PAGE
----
Insight Conference
Hannah Douglass, M.Sc.
6:05pm - 7:05pm


Psilocybin-Induced Enhancement of Long-Term Potentiation in Healthy Psychedelic-Naïve Participants

Long-term potentiation (LTP), a form of Hebbian neuroplasticity, is characterised by enhanced synaptic efficacy, and facilitates experience-dependent learning. In-vitro animal research has previously demonstrated psychedelic-induced neuroplasticity. The positive psychological outcomes following psilocybin therapy are postulated to result from enhanced neuroplasticity. This project aimed to employ the non-invasive visual LTP electroencephalogram (EEG) paradigm to investigate whether LTP is dose-dependently enhanced by psilocybin in humans. Visually-evoked potentials (VEPs) were used as electrophysiological indexes of LTP-like neuroplasticity enhancement in the visual cortex following LTP-inducing high-frequency visual stimulation. Twenty-eight psychedelicnaïve healthy participants underwent two psilocybin (1 mg and 25 mg) dosing sessions four weeks apart. The visual LTP paradigm was conducted approximately 5 hours after psilocybin administration. LTP data from 16 participants were deemed usable and thus included in the analyses. The 25 mg dose significantly potentiated the N1 VEP component (133 ms) relative to 1 mg, indicating greater enhancement of LTP-like neuroplasticity. In conclusion, this study reports the earliest demonstration of psilocybin-induced neuroplasticity enhancement in humans and recommends the extension of this protocol to clinical populations to determine the role of LTP in the positive therapeutic outcomes of psilocybin-therapy.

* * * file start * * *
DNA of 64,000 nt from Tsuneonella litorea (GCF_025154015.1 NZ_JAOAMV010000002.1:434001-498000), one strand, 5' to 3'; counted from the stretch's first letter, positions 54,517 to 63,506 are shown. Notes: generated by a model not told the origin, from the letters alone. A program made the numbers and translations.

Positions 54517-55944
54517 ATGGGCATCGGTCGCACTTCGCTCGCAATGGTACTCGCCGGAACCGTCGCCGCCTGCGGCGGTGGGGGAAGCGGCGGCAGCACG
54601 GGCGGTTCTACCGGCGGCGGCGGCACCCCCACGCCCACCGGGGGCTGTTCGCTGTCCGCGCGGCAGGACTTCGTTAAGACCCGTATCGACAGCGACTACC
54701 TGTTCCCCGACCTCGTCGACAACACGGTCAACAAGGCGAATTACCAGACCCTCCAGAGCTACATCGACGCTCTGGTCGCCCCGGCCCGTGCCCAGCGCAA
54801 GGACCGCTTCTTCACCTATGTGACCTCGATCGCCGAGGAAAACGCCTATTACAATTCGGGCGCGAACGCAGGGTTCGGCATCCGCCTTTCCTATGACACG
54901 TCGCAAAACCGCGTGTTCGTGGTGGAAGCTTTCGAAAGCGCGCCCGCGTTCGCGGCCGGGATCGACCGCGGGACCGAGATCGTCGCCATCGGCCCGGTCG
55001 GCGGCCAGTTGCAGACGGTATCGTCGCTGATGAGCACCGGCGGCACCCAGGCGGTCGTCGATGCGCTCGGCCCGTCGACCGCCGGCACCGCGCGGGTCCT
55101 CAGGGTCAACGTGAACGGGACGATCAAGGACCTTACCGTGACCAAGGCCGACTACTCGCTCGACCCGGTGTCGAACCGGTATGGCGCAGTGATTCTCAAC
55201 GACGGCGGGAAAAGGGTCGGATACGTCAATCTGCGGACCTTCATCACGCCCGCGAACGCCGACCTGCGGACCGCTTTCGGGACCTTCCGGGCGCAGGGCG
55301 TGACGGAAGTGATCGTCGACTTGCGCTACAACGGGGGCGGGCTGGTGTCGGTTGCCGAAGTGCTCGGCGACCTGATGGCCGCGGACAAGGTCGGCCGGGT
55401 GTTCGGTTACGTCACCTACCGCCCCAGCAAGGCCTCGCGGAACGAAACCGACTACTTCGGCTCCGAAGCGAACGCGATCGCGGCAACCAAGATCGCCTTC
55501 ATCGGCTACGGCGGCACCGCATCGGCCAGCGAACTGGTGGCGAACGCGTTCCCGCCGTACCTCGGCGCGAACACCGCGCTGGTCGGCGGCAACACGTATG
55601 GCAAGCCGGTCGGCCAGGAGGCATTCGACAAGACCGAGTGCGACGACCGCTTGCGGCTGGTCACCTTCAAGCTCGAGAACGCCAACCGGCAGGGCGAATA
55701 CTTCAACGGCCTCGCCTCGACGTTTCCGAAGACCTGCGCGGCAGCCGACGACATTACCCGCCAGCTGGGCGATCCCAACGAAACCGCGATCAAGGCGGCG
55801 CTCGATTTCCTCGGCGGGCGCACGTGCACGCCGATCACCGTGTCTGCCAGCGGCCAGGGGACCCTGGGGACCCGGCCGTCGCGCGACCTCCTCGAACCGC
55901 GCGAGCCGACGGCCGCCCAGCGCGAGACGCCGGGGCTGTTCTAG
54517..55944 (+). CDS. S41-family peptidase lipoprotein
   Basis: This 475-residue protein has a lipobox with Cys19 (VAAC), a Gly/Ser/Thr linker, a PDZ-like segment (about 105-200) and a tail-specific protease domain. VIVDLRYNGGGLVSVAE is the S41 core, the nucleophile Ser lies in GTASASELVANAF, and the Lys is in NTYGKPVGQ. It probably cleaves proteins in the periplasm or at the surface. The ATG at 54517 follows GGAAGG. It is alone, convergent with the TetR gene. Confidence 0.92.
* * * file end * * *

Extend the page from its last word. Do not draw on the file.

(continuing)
PhD student

Hannah Douglass, M.Sc.

Centre for Psychedelic Research, Imperial College London
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